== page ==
The bonding procedure is closely related to the successful performance of orthodontic treatment because forces are transmitted with the brackets attached to the enamel. Besides performing a successful bonding, it is also important to reduce the duration of this long procedure in terms of patient-doctor comfort. Although adhesives with integrated primer, specially developed for this purpose, have been available on the market, for now, less than a decade, there are still few comparative studies in the literature evaluating the bonding performance of these adhesives. Our study aimed to contribute to the literature and the clinical practice by evaluating the SBS of three different adhesives with integrated primer compared to the conventional bonding protocol and to the self-etching system in vitro. In the present study, the material selection was based not on their composition but on their usage indication, which is bonding brackets without primer application. The samples in the conventional protocol consisting of the tri-step procedure, involving etching, priming, and bonding, were bonded using Transbond XT, which is accepted as the gold standard. Transbond XT has proven to be a successful agent in previous studies, and this group of samples has a control group characteristic that also checks the setup of our in vitro study.[4-6] The self-etching adhesives are known to, provide lower but acceptable shear bond values compared to the primer application following acid conditioning protocol. A group of samples was bonded using Transbond™ Plus to be able to compare the SBS of self-etching primers to those of adhesives with integrated primer. In our study, significantly higher SBS values were obtained in the acid and rinse group compared to the self-etching primer group in harmony with the literature. This difference can be explained by the fact that the removal of the hybrid layer formed on the enamel prisms with etching by washing and drying provides a better infiltration surface of the resin micro tags enabling better micro retention.
In the literature, the debonding force of the brackets is often recorded with a shear force applied with a steel tip with standardized crosshead speed until breakage.[8-12] In harmony with other studies in the literature, we placed the labial surfaces of the brackets parallel to the blade-type shearing wedge of the testing machine and ensuring visually that the tip touched only the bracket while applying the breaking force vertically. A bracket with known dimensions having a rectangular base was used to ease the conversion of the data provided in newtons into megapascals which is the unit of stress between two surfaces.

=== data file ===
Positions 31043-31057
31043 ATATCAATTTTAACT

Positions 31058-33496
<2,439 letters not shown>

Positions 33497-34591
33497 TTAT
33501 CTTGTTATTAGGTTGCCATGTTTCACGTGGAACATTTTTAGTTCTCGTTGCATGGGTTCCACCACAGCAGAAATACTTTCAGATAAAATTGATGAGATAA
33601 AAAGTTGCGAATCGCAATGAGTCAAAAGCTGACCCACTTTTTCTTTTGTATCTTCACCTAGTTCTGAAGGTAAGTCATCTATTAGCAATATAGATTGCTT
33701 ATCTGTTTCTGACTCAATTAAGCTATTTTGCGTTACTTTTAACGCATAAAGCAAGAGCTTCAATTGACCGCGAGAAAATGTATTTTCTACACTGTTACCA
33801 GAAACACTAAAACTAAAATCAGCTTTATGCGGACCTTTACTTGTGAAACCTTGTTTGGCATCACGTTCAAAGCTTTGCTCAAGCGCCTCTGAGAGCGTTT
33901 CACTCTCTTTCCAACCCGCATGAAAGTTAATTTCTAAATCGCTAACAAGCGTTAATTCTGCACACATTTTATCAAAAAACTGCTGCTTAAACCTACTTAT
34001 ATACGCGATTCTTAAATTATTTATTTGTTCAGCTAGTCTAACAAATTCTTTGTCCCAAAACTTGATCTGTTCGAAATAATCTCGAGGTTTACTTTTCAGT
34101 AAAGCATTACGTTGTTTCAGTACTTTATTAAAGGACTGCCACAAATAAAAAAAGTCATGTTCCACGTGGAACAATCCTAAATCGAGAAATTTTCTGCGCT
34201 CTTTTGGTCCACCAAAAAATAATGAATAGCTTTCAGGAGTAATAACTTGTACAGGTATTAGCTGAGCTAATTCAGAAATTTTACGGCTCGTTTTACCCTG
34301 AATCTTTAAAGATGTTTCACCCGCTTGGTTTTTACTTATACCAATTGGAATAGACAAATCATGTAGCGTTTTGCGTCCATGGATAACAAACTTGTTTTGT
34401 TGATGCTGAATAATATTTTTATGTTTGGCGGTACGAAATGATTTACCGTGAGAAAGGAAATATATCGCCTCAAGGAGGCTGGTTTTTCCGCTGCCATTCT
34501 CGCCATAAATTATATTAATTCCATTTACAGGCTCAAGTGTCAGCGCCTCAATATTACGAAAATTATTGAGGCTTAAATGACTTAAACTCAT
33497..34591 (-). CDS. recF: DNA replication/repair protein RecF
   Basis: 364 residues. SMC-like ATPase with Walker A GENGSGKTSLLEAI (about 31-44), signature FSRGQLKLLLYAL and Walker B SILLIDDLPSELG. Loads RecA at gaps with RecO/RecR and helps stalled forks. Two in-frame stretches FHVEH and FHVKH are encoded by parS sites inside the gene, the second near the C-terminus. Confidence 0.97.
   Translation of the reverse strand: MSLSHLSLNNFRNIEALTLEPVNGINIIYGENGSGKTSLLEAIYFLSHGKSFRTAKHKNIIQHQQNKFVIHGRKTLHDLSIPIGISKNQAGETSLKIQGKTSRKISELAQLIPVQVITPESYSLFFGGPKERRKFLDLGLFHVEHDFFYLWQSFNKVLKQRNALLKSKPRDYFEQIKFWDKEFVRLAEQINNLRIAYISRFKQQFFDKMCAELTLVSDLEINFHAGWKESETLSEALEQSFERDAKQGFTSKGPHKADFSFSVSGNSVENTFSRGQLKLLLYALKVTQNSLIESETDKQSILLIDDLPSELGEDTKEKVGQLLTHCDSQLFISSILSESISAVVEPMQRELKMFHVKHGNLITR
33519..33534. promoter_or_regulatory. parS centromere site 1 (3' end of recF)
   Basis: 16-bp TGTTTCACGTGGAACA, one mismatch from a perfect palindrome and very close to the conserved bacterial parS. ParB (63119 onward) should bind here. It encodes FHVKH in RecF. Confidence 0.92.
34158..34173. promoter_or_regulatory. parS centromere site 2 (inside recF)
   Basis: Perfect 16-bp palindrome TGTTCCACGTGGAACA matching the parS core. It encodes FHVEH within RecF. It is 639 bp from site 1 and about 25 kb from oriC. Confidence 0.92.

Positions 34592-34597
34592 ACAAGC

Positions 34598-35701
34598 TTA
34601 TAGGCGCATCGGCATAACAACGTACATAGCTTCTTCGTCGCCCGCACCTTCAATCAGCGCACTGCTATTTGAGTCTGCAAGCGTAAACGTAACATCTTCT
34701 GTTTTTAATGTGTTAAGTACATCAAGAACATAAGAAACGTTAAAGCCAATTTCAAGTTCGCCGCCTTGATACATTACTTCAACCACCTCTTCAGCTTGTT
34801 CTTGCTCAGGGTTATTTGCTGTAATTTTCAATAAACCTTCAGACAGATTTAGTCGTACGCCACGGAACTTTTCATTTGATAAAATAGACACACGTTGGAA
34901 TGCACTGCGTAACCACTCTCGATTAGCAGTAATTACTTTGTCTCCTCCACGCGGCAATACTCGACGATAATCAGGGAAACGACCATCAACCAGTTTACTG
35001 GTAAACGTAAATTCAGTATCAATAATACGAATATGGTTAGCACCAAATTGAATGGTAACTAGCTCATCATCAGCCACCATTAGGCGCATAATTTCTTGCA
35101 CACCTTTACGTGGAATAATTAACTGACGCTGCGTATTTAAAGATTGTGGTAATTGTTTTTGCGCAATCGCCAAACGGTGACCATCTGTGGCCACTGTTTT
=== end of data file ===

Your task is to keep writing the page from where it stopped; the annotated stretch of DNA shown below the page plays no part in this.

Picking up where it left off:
O’Brien et al. reported that most of the bond failures occur in the first 6 months of the treatment and they suggested three possible explanations for this; any clinical technical sensitivity would become evident within the initial stages of the force application, the patients start trying the restricted foods and unbalanced occlusal forces. This finding has been confirmed by subsequent studies in the literature.[14,15] On the other hand, many in vitro studies evaluated the bracket failure rates after thermal aging with 5000 cycles, which would correspond to approximately 4.16 years of clinical service.[16,17] Elekdag-Turk et al. reported no significant difference in SBS values for 2000 and 5000 thermal cycles; however, these number of cycles both presented a significant difference from samples that were not subjected to thermal aging. In the present study, aging with 5000 cycles was applied since 4.16 years of clinical service is covering the duration of an ordinary orthodontic treatment.